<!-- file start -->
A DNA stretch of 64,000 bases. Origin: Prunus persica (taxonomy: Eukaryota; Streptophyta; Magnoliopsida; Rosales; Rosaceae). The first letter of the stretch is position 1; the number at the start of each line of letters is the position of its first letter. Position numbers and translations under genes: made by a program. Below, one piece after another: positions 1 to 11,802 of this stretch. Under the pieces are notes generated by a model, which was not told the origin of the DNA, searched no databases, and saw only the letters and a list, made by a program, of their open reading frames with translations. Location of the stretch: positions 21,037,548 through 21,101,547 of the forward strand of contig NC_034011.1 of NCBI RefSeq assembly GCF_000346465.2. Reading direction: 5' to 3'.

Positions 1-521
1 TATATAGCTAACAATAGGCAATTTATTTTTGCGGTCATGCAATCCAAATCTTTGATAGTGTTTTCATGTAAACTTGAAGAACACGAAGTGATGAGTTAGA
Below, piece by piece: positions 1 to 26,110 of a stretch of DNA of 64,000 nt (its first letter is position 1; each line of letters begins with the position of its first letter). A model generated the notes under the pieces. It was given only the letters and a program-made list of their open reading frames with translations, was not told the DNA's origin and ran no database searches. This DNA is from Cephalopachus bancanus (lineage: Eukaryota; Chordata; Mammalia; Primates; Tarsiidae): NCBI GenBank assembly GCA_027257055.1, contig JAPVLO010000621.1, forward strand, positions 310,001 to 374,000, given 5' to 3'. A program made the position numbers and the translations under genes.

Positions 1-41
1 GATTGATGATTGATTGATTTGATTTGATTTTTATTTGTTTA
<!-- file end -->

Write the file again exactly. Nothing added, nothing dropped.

A DNA stretch of 64,000 bases. Origin: Prunus persica (taxonomy: Eukaryota; Streptophyta; Magnoliopsida; Rosales; Rosaceae). The first letter of the stretch is position 1; the number at the start of each line of letters is the position of its first letter. Position numbers and translations under genes: made by a program. Below, one piece after another: positions 1 to 11,802 of this stretch. Under the pieces are notes generated by a model, which was not told the origin of the DNA, searched no databases, and saw only the letters and a list, made by a program, of their open reading frames with translations. Location of the stretch: positions 21,037,548 through 21,101,547 of the forward strand of contig NC_034011.1 of NCBI RefSeq assembly GCF_000346465.2. Reading direction: 5' to 3'.

Positions 1-521
1 TATATAGCTAACAATAGGCAATTTATTTTTGCGGTCATGCAATCCAAATCTTTGATAGTGTTTTCATGTAAACTTGAAGAACACGAAGTGATGAGTTAGA
Below, piece by piece: positions 1 to 26,110 of a stretch of DNA of 64,000 nt (its first letter is position 1; each line of letters begins with the position of its first letter). A model generated the notes under the pieces. It was given only the letters and a program-made list of their open reading frames with translations, was not told the DNA's origin and ran no database searches. This DNA is from Cephalopachus bancanus (lineage: Eukaryota; Chordata; Mammalia; Primates; Tarsiidae): NCBI GenBank assembly GCA_027257055.1, contig JAPVLO010000621.1, forward strand, positions 310,001 to 374,000, given 5' to 3'. A program made the position numbers and the translations under genes.

Positions 1-41
1 GATTGATGATTGATTGATTTGATTTGATTTTTATTTGTTTA